gan and Trumbull teenagers, who the county board of supervisors,
were celebrating the 1st Tiger announced Monday 'that the SSB
pennant of their'\life times, stood could continue the project with its
up in convertibles and leaned out own funds "if it desires to." /f
windows shouting pennant fever Harrison claimed $353,866 re-
slogans. The blare of horns and mains unused in the SSB! budget.,
the unwieldy tioaffic snarl con- He said more than $200,000 is ex-
tinued well past midnight.-
tinedwel pst idigh.| nected to remain unused at the

was probably the greatest thrill of
my life. Right now I'm just wait-
ing to play the Cardinals."
In his exuberance, Manager
Smith could be excused for n o t


SDS demanded that there be no a l e non,
criminal prosecution nor academic n
discipline against anyone involved
in the protests that began April By LESLIE WAYNE
23. B ELEW4V
Cordier announced last week Although the Panhellenic Asso-
that Columbia's trustees had ask- ciation set Sept. 1 as the dead-
ed the courts to drop criminal line for member houses to imple-
trespass charges against 400 stu- in e n t its non-discrimination
dents but recommended no len- clause, controversy now threatens
lency against 154 others charged to delay final acceptance of the
with more serious offenses. He policy until 1970.
also lifted academic suspensions So far only eight of the 23 soro-
of 42 student who occupied Ham- rities have sigrned the clause. A'
ilton Hall the second time on May membership committee of Panhel
21-22. is currently examining the prob-
Thirty students remained 'su- lems facing the other 15 houses.
spended, including SDS leader Basically, the Panhel resolution
Mark Rudd, although Cordier attempts to enforce Regents By-
hinted that the "door is open" if law 2.14, which prohibits any rec-
they seek reinstatement. SDS ognized student organization from
denounced the administration's,; accepting an alumni veto based on
*'moves towards 'conciliation'" as race, religion, creed -or national
a design to split the student move- origin,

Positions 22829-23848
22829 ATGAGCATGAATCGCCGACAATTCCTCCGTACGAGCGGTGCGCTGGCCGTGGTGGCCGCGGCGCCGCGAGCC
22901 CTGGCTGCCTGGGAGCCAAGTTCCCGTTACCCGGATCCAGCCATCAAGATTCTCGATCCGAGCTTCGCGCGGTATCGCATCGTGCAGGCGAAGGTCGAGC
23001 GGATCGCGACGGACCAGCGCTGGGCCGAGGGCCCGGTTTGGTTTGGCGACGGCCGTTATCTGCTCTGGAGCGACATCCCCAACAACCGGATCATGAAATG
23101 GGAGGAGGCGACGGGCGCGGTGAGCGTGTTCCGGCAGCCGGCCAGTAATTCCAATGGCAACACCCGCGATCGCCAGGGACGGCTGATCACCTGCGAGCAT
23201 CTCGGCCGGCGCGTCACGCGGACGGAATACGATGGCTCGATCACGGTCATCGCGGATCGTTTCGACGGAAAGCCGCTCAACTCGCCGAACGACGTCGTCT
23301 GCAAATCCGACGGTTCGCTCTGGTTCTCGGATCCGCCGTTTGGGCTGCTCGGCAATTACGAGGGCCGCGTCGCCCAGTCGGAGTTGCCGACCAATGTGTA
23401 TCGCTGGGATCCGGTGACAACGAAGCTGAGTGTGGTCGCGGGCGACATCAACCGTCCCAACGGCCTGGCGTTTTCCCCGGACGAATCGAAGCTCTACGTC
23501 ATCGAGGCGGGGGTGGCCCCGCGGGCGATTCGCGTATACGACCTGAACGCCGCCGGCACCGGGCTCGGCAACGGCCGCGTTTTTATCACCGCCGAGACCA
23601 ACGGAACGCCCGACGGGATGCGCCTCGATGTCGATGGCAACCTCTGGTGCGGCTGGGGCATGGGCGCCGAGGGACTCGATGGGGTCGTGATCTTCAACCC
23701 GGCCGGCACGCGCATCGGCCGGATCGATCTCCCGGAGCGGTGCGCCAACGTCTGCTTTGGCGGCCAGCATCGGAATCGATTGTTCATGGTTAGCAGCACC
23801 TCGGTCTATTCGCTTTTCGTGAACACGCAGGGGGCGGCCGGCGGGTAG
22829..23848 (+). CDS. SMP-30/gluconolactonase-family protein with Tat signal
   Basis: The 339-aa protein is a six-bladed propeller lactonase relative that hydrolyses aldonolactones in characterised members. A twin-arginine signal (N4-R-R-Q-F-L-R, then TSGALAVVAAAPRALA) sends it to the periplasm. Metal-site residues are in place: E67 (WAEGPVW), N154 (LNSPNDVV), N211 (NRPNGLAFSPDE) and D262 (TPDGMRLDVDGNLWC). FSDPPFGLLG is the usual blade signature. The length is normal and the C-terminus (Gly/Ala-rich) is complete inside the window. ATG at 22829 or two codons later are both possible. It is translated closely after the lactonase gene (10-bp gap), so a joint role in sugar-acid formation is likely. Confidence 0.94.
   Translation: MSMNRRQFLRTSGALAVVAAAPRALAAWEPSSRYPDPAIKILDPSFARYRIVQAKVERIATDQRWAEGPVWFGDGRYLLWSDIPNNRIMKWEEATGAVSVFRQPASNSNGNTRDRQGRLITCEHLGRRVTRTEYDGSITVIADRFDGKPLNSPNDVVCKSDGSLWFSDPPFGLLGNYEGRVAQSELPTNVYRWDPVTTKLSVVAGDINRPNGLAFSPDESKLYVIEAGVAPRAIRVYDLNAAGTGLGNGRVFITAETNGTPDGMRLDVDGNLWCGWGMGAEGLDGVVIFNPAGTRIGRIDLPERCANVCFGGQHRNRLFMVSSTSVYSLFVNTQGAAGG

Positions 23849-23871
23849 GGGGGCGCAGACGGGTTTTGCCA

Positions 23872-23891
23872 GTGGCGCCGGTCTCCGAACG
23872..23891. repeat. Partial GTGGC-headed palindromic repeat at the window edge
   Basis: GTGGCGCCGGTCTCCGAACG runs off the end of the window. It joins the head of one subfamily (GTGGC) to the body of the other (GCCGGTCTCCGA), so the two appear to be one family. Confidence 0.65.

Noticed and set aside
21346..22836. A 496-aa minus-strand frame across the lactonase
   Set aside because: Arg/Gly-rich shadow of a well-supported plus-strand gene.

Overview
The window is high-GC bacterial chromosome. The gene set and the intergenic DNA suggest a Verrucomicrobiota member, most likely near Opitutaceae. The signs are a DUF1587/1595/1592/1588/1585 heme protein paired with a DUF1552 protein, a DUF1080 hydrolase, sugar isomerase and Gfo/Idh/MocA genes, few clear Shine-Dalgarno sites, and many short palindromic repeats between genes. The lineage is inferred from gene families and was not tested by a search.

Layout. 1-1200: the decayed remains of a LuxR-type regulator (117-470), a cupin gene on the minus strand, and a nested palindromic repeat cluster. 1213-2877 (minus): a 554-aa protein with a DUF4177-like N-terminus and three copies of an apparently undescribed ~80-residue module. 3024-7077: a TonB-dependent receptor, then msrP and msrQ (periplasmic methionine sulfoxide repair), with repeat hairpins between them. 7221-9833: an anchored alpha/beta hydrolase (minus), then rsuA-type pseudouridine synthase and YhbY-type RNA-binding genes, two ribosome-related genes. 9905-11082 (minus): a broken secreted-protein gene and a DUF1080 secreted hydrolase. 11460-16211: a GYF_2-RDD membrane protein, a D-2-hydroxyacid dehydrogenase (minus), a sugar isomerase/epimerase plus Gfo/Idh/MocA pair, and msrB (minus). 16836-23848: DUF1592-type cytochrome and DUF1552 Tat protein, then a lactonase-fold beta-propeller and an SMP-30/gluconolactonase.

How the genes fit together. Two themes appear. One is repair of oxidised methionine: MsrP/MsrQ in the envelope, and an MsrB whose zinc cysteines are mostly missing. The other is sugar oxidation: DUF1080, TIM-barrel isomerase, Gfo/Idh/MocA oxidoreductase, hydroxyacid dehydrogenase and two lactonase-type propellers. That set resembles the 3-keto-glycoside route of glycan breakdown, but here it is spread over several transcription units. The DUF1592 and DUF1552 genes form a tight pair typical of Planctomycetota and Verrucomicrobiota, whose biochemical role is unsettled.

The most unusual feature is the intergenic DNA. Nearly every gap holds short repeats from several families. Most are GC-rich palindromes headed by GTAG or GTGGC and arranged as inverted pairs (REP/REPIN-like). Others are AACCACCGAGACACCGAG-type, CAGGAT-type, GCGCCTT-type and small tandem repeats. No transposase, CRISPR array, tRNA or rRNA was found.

ment and called instead for total Crnt
amnesty. Currently sorority alumm -have,
Other main demands to the the power to veto any girl the
i-local house selects for membership
university announced Monday in-This veto power is granted to an
cluded a permanent halt to con- alumni, in any part of the coun-
struction of a gymnasium in try. ,i ny at fte on
Morningside Heights and a sev- try
ering of "all ties" with the In- However, the resolution passed
stitute for Defense Analyses. by Panhel goes one step further
These issues contributed to the than the University's bylaws. It
previous year's protest. The gym' eliminates entirely the necessity
construction was halted temporar- for any alumni approval of
iy pending talks with the Harlem pledges, as is now mandatory un-
community. Columbia dropped in- der the "required recommendation
stitutional connections with IDA, practice which compels sorori-
although former president Gray- ties to obtain alumni approval of
son Kirk kept his seat as trustee. all pledges, before they enter the

bringing up the Cardinals. "This See TIGER, Page 9
one has taken ten years off myS
age," said the computer-minded
S R1 0 111 011011Smith.
"But if I aged any during the
season, I lost it all tonight."1
-d s r n tooi. Over in the far corner of the
l- 1801'1 1 1$ 1 11 'clubhouse, Gates Brown, whose
recent slump has plummeted his
pinch-hitting average down to
a local chapter can accept the amending the sorority's bylaws at .500, had time for philosophizing
clause. its national convention, usually on the season. "We never looked By IRENE KUPFER
The national chapter of six held once eveiy two yeais. Both back and no one ever noticed that ,he membership of the Univer-